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Re: why is buspar not an 'antipsychotic'? katekite

Posted by Ritch on May 29, 2002, at 8:47:34

In reply to why is buspar not an 'antipsychotic'?, posted by katekite on May 28, 2002, at 22:01:41

> Buspar has an agonist effect at 5HT1a receptors and an antagonist effect at DA2 receptors.
> This doesn't seem real different from some of the newer atypical antipsychotics. Is it just that it didn't work for psychosis and they thought, hey, we'll label this for anxiety because we can label anything for anxiety.... or is there a reason?
> any thoughts?
> kate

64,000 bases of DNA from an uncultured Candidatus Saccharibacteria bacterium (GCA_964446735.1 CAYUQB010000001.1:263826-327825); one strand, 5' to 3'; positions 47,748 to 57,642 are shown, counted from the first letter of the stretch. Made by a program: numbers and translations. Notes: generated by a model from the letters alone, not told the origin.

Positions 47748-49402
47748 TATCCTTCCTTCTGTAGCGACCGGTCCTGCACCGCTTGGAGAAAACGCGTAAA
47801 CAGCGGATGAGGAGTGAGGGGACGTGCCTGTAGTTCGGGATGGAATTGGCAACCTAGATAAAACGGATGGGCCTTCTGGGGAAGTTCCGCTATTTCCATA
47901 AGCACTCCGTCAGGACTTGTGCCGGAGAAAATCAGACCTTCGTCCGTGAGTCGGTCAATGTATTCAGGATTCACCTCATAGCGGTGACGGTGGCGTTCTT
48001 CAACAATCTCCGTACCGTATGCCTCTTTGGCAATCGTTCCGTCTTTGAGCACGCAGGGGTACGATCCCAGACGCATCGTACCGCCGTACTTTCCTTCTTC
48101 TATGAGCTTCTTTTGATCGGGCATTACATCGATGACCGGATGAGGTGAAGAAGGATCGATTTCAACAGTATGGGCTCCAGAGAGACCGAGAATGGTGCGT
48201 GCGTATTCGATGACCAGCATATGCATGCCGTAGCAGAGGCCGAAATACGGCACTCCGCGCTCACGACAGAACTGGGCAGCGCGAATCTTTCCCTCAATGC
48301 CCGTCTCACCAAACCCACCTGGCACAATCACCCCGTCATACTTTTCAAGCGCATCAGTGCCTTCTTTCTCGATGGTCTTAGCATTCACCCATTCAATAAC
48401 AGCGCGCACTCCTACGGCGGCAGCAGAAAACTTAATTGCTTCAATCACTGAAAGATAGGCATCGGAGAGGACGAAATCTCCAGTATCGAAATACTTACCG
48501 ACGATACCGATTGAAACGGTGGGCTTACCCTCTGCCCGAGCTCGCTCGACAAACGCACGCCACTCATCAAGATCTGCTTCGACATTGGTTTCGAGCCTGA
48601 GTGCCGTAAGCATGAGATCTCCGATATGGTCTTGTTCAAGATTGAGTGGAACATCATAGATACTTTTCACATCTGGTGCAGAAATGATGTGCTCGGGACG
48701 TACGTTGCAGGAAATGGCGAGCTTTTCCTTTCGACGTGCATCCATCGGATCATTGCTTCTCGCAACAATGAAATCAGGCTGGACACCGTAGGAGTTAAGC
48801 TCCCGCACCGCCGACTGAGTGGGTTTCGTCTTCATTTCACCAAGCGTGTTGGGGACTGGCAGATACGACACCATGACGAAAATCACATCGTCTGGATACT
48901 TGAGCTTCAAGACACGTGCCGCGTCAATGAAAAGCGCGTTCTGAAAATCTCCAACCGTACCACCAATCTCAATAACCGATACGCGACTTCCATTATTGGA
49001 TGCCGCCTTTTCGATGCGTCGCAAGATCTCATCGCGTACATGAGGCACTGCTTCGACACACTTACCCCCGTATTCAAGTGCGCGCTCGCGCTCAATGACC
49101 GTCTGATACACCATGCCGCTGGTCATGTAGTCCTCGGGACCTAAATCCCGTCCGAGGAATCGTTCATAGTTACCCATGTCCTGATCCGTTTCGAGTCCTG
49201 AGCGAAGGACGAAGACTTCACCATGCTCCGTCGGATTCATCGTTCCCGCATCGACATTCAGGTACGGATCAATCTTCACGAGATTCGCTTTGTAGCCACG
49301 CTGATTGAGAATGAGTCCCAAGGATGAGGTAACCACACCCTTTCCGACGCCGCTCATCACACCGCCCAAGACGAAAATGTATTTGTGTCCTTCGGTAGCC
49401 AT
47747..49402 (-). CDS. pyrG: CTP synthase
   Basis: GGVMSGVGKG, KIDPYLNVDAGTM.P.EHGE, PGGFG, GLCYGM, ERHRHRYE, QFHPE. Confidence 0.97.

If you look closer into the pharmachology section of Buspar's monograph it mentions dopamaine receptor antagonist *and* agonist activity. So buspirone has "mixed" effects (and probably not very strong effects either)at DA receptors. Where buspirone packs the punch is in its strong agonist activity at the 5-HT1a receptors you mentioned. Probaby the 2nd most potent activity is a2-adrenoreceptor antagonism (by one of its metabolites). I think they never intended buspirone (the developers) to be an antipsychotic. When it was being developed (in the late 70's early '80's I think)they were looking for a *non*benzodiazepine to treat anxiety and that was thought to be a really big goldmine since it wasn't "addictive" and wasn't a controlled substance, and patients could be switched off of cheap generic benzos and put on a non-addictive but pricey patent medicine instead. :)





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